Sandy Alderson is suffering from sticker shock. He’s so shocked you could slam a baseball bat against a wall he’s sitting by and he wouldn’t even flinch. He’s so shocked you have to tazer him just to get him to blink. He’s so shocked … eh, you get the idea.
MLB’s new TV contract (a $50 million dollar windfall per franchise) may certainly prompt teams to splurge a little, but what’s boggling Sandy’s marbles are the prices for what appear to be mediocre performers. These guys aren’t superstars, they are flawed and risky players getting paid like superstars. What are these second rate cantaloupes doing in the organic bin?
So Alderson stands his ground and doesn’t overpay. OK, I concede the argument on principle, but how do you compete then? This is a competitive league right? It’s not like like T-ball where all the kids get a trophy. Do you curl up in the fetal position with your Mets blankie and hope the Scott Boras zingers will just go away?
Holding true to your value estimates only works if it somehow gives you a competitive edge. The hope is that other teams will make bad spending decisions down the road at which point your patience will pay off like an ant with plenty of crumbs for the winter.
The only problem is that baseball is a summer sport that exists in the perpetual here and now world of endless sunny days, ice cold beer, and instant gratification. Also, there are way too many crumbs to go around, so you’ve got to go for it, you’ve got to believe, and you’ve got to give the people a reason to go to the ballpark, no?
You can’t just keep kicking the can down the road hoping you’ll eventually come out ahead right? Wrong, you can certainly try, especially when MLB keeps coming up with new ways of generating absurd amounts of revenue while your ownership keeps falling deeper into debt. Which brings us back to Sandy Alderson and his sticker shock.
Sandy is so shocked he needs a defibrillator to calm his nerves. He’s in so much shock you could slap a couple of electrodes to his bald head and power East Elmhurst.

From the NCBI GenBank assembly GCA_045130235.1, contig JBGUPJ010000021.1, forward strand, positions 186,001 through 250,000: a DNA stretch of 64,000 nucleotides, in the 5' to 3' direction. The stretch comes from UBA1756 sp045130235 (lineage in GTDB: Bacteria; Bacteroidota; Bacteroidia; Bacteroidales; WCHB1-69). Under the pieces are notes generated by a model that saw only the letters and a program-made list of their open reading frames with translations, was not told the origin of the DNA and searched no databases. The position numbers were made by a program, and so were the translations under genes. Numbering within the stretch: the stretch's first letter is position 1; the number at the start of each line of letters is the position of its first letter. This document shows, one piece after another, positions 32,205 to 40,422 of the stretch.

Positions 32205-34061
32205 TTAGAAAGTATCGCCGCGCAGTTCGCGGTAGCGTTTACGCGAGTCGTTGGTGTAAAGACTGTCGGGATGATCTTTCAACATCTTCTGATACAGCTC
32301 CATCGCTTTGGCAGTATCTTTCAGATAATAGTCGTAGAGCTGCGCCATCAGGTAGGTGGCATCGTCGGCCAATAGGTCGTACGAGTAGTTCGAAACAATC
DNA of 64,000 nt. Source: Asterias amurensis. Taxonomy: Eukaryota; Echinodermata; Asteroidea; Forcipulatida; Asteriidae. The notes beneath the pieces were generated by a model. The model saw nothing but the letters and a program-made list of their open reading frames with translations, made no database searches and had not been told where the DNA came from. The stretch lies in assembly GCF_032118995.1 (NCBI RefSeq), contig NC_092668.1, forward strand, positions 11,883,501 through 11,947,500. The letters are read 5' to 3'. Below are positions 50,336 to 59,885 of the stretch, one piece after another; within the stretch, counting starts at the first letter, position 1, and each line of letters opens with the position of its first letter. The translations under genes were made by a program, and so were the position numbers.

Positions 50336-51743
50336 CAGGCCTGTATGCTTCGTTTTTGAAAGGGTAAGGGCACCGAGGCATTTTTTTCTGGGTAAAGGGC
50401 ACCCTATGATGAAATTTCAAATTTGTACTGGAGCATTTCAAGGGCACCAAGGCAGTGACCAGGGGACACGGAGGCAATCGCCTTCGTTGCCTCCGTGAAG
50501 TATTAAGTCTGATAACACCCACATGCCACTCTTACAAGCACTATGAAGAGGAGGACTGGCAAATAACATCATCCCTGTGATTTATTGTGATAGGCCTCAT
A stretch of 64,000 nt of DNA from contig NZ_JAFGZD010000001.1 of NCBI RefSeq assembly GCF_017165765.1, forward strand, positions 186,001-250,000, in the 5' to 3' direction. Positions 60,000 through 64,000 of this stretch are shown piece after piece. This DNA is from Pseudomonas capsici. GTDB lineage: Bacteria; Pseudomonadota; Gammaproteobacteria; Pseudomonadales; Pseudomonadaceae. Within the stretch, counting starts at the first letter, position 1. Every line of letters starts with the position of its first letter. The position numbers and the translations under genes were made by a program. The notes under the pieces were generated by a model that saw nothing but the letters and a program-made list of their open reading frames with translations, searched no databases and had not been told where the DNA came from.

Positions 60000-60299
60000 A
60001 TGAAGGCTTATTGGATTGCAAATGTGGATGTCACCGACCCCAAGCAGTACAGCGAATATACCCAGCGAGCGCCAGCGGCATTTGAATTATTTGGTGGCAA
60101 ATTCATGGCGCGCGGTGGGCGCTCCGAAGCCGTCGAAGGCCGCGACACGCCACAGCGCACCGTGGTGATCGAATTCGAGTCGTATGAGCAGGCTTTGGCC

But seriously, I think New York fans are smart enough to understand that the money may simply not be there with the banks and the massive debt payments and whatnot. That doesn’t mean management can’t take steps to ignite the fan base.
Sandy needs to shake it off, remind himself what got him here, pat down his formidable cranium and get to work. If $22 million or whatever is still left in the coffers, it is still a nice chunk of change.
Ervin Santana would be a fantastic outside the box sign that could pay huge dividends. Yeah that wouldn’t leave much for a bat you say, but pitching is what wins in the NL East and hitting is really overpriced at the moment (as are shortstops). Trading Daniel Murphy and Ike Davis would also free up another $9 million or so, add that to the $5 million that’s left and you could conceivably sign or trade for one more impact player — perhaps an Andre Ethier (sure would be nice to have someone who could hit for average), and maybe one decent reliever.
It’s not like this can’t be done Mr. Alderson! I fell for your “We’re not trading Buck,” spiel in Minnesota so I know you sometimes bend the truth, but surely you understand you’ve got to make it happen already. It’s been three years for crying out loud. You can’t keep promising something, never deliver, and think you’ll remain competitive, I mean this is still New York right?
Here’s to a great holiday season and to hoping that the Mets can finally turn a corner beginning this offseason and culminating in meaningful games again in September.